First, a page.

I could not agree more with David Evans’ comments, could I add common sense and trustworthiness to the assets that are much needed in our country right now.

  • Why not run with the slogan, “No More Broken Promises!”..

    Perhaps not

  • David Evans 2nd May '22 - 10:28am

    Expats – What you say is, sadly, very true. Of course many Lib Dem councillors have never deliberately broken a promise. Sadly though, senior Lib Dems chose to break a very big promise made the one time when the Lib Dems were nationally prominent and the damage was done.

    It will be a long and winding road that will lead us back to that particular door once again, but our each and every Lib Dem councillor elected on Thursday can by their efforts once again get us a few steps further on that journey.

  • Traditional Conservatives might think themselves as the party for the country-side, or at least land-owners and those who run their own businesses (and therefore farmers), but the reality is that these days the Conservatives care far more about bankers or the kind of large businesses that use can make hefty donations to the party in exchange for favourable tax breaks and the ability to use cheap overseas labour.

    We have an opportunity to persuade smaller business owners, and rural communities that we care about them. That should include the more responsible farmers who see themselves as custodians of the land and who are keen, or at least willing with the right support, to adapt how they work to protect the environment.

    I’m not sure what David means by ‘dropping the trendy lefty stuff’. If he means the push towards more environmentally friendly farming practices, then I think he underestimates the wider farming community (and rural communities and the challenges we are facing). It’s also worth remembering that there’s a strong Social Democratic tradition in the party that is compatible with responsible rural policies and must not be abandoned for a few large land-owners – no matter how well they are situated for stake-boards.

  • Tristan Ward 3rd May '22 - 9:43am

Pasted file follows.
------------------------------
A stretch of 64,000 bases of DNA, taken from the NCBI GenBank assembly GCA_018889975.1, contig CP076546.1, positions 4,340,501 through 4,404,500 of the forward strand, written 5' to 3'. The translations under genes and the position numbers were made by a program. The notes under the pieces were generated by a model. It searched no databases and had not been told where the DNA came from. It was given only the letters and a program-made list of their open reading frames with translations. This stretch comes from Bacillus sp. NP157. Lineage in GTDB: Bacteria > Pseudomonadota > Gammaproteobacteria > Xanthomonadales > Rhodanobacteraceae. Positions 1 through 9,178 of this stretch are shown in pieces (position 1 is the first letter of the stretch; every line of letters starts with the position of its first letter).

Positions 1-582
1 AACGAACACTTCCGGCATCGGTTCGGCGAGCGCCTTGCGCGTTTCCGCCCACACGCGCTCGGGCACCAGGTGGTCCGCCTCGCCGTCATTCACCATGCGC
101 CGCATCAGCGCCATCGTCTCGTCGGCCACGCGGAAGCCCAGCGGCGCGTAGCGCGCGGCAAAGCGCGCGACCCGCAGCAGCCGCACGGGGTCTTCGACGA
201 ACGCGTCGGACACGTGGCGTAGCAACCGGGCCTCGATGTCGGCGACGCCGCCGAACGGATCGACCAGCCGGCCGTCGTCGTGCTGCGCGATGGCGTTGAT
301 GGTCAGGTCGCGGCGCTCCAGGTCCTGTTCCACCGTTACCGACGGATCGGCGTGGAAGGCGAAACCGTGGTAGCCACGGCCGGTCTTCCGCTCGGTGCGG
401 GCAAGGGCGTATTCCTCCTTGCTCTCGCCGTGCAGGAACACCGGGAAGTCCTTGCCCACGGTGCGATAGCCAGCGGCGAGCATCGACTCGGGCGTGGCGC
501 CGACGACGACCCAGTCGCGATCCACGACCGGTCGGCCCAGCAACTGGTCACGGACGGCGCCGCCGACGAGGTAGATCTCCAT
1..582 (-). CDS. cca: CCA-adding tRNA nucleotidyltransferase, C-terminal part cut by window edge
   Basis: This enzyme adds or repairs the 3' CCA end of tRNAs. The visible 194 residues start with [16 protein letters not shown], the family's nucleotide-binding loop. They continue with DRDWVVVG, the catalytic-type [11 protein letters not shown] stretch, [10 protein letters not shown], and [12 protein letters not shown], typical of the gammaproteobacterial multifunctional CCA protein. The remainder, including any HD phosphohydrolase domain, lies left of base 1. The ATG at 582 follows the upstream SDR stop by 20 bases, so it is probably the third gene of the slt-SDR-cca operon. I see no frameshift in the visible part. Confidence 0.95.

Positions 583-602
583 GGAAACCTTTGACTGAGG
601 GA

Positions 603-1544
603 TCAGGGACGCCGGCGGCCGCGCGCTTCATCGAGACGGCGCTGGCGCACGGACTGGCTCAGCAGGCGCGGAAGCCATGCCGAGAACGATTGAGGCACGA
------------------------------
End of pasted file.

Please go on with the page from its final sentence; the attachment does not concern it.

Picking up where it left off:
I suspect the “trendy lefty stuff” is directed primarily at veganism/vegetarianism.

    Of course directing what people may or may not eat is not very liberal, even if there are good reasons to move away from eating meat.

  • Andy Boddington is right to raise this. Farming, food production, and the environment are all huge issues. The Conservatives are saddled with post-Brexit problems, not least of which is that the EU’s plan for farming wasn’t great, but at least it was a plan. What he have now are some fine words which pander to various parts of the electorate, but which don’t constitute anything like a coherent set of policies. Some of it was written by Michael Gove, he of the Education Policy which famously got a D minus from anyone who knew anything at all about teaching.
    We are going to see many small farms disappear, adding to the ongoing destruction of the entire rural economy. The Liberal Democrats have a long history of understanding rural community issues, especially in the West Country. We ought to be able to build on that. However, many farmers will have to cross the hurdle of explaining to themselves why they were seduced by the Leave campaign, and thought getting rid of the CAP would solve their problems, before they can start voting Lib Dem again.

  • Anthony Acton 4th May '22 - 8:29am

    The farmers I know would respond to 3 clear policies – 1. grow more of our own food in the UK (obviously more sustainable in any case) 2. simplify the bureaucracy and make it work and 3. deal with the shortages of vets and farm workers. As for Brexit, more and more farmers can see that it was a con trick, but the party won’t win many new friends by rubbing faces with “I told you so” .